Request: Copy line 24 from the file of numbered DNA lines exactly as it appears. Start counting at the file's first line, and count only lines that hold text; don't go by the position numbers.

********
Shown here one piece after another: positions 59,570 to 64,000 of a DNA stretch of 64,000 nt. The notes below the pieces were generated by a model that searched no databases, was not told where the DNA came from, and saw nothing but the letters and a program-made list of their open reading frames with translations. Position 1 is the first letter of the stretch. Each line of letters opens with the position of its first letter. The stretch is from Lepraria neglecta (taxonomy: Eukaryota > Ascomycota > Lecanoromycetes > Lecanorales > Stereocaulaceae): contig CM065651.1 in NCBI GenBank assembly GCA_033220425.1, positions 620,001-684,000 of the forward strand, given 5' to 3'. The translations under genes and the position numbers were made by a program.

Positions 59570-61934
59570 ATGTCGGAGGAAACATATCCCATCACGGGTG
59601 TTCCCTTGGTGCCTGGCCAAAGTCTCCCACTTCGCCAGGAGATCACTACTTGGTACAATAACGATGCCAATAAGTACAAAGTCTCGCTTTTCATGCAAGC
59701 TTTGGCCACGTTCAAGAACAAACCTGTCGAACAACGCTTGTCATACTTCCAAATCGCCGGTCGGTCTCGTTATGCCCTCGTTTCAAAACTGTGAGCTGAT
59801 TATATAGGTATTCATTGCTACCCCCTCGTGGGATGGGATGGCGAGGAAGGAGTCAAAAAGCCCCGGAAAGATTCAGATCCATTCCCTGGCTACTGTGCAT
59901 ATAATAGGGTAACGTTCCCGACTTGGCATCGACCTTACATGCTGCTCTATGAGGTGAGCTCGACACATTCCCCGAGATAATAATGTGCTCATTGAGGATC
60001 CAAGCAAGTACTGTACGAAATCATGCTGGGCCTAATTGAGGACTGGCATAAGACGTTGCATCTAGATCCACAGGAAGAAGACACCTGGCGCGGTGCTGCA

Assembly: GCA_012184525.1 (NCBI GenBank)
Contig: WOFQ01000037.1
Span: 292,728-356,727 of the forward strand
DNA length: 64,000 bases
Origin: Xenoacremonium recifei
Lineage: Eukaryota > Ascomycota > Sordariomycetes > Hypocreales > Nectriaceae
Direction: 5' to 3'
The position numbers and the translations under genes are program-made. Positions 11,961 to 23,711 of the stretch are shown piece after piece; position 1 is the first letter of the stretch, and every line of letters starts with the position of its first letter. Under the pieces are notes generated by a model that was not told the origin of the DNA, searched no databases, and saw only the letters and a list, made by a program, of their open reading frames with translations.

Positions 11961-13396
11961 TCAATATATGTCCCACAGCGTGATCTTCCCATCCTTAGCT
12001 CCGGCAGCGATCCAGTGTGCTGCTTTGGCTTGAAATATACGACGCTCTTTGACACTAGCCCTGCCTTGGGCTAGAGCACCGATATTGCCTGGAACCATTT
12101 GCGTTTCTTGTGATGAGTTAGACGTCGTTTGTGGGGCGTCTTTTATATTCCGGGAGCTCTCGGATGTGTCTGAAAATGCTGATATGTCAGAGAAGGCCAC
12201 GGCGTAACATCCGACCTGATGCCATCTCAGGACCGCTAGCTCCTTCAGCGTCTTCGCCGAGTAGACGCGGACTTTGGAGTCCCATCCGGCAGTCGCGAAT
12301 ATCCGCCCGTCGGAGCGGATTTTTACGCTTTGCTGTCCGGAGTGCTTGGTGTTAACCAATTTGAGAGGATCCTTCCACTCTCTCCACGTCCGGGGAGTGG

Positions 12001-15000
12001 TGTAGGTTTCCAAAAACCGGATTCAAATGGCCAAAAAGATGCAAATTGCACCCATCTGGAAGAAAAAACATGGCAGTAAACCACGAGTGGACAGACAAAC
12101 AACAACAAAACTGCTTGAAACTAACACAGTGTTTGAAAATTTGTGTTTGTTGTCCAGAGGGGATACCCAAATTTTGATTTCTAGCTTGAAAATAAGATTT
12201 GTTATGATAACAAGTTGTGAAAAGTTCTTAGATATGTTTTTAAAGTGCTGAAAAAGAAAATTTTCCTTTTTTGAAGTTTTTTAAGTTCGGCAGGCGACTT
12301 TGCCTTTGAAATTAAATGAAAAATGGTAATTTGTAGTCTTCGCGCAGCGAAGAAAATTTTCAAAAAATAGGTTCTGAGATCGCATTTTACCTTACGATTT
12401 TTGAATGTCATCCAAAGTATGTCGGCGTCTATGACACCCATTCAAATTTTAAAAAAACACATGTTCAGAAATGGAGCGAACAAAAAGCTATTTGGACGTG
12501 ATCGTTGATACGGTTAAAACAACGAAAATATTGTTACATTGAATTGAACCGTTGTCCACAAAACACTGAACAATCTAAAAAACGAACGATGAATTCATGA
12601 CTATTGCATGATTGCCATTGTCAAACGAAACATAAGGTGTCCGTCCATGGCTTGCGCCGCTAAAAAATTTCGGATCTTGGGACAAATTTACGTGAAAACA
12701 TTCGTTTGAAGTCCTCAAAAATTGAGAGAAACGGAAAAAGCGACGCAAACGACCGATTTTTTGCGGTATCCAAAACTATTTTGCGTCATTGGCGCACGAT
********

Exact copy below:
12001 TGTAGGTTTCCAAAAACCGGATTCAAATGGCCAAAAAGATGCAAATTGCACCCATCTGGAAGAAAAAACATGGCAGTAAACCACGAGTGGACAGACAAAC